What Is High-Intensity Resistance Training And How Can HIRT Help You Hit Your Fitness Goals?

Man holding dumbbells outside a garage
HIRT is easy to try if you own dumbbells (Image credit: Adamk Kaz / iStock / Getty Images Plus)

The chances are you’ve heard of HIIT—the work-rest-repeat form of cardio workout that had everyone doing burpees in their bedrooms during the pandemic. But you might not be so familiar with its heavyweight cousin, HIRT.

HIRT stands for high-intensity resistance training, which takes the format of HIIT workouts and adds muscle-building moves. This results in sessions that are capable of boosting your aerobic capacity, improving your strength, building muscular endurance and packing on mass, usually in the space of 30 minutes or less.

It’s a type of training Thor actor Chris Hemsworth promotes on social media (for instance, in this series of eight workouts) and includes in his workout app, Centr. So to find out more about HIRT, we spoke to Centr’s HIRT expert Ingrid Clay

What is high-intensity resistance training (HIRT)?

High-intensity resistance training is an example of concurrent training, which combines resistance training with conditioning.

“There are both conditioning moves and bodybuilding ones,” says Clay. “I have a bodybuilding background—I competed for 10 years—so I tend to pull from that in my Centr HIRT classes.

“Especially in the Centr Sculpted program, I’ve drawn on the repetitive element of bodybuilding, while also taking the weight up each round to shape the body.

“Then, deviating from bodybuilding and taking a page from HIIT, I’m also putting in moves like the clean and press, and thrusters to get the heart rate up, but I’m still incorporating weight to build strength as well.”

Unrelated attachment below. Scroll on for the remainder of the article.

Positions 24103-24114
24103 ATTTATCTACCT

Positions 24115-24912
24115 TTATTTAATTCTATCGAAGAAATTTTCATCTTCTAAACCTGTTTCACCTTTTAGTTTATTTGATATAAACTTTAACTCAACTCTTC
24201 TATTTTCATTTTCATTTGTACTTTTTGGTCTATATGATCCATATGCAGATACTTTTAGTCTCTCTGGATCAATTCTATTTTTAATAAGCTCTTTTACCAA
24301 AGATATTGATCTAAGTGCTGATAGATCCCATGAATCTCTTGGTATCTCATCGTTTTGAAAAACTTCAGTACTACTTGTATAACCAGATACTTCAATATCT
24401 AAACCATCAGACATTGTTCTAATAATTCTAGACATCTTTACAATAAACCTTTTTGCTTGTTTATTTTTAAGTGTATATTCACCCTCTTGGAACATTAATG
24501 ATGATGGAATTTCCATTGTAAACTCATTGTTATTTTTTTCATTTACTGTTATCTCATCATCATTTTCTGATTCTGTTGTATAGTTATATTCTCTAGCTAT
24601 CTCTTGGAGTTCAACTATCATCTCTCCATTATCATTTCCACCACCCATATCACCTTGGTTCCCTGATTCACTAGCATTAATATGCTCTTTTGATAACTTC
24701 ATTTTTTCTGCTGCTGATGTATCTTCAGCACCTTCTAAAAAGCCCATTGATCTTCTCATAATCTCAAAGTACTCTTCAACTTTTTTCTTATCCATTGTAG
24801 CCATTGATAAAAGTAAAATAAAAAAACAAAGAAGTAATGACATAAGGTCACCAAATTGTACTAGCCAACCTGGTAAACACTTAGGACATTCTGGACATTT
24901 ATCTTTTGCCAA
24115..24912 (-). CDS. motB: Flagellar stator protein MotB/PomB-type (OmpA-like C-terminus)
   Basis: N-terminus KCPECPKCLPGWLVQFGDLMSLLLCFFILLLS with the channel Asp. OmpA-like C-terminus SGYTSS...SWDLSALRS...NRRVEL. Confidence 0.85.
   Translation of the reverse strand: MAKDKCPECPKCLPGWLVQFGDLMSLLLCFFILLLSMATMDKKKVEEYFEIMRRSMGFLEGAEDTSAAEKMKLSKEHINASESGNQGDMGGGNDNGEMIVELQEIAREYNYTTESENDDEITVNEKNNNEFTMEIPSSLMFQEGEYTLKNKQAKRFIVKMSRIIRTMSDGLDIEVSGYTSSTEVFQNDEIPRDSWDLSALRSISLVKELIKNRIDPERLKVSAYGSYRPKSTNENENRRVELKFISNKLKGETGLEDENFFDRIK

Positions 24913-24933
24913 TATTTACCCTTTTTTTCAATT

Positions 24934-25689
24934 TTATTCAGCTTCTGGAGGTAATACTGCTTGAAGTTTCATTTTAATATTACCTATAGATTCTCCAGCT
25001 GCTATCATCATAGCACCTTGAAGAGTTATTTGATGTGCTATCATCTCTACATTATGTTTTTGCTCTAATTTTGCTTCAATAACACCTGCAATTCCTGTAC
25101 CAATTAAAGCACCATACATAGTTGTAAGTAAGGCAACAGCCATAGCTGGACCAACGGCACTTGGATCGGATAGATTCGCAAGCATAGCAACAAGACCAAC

Clay also says she uses work periods of about 45 seconds for each exercise, rather than the 30-second efforts you frequently see in HIIT.

What are the benefits of high-intensity resistance training?

“HIRT will make you stronger,” Clay says. “You’ll also see increased muscular endurance, and increased cardiovascular fitness.”

Just like HIIT, one of the attractions of HIRT is that you can have your workout wrapped up within half an hour or so. And many HIRT sessions require only one type of free weight, such as dumbbells or a kettlebell, so it’s an ideal training style for home workouts

What is the difference between HIIT and HIRT?

“HIIT is a bit more high-intensity and cardio-focused. With HIRT, you pull back on the amount of cardio and focus a bit more on strength,” says Clay. 

In a HIRT workout, you take the hypertrophy-focused moves a little slower than the speedy conditioning exercises in HIIT sessions. This allows you to increase the targeted muscle’s time under tension, but because of the short rest periods, you’ll raise your heart rate and keep it high. 

Is HIRT good for building muscle?

HIRT is better than HIIT for building muscle, but it won’t be as effective at packing on mass as a dedicated bodybuilding program, where this is the sole goal.

If you find your bodybuilding progress has slowed, you may benefit from a different style of resistance training. “If you’re doing the same thing over and over again in your training, you plateau, and you won’t see any change,” says Clay. “It’s good to throw something else in there to give your body a different kind of challenge.”

Is HIRT good for burning fat?

“Absolutely,” says Clay. “You still have the same benefits from HIIT, but you’re also lifting weights, and that burns fat a little faster.”

Harry Bullmore
Staff writer

Harry covers news, reviews and features for Coach, Fit&Well and Live Science. With over a decade of training experience, he has tried everything from powerlifting to gymnastics, cardio to CrossFit, all in a bid to find fun ways of building a healthy, functional body.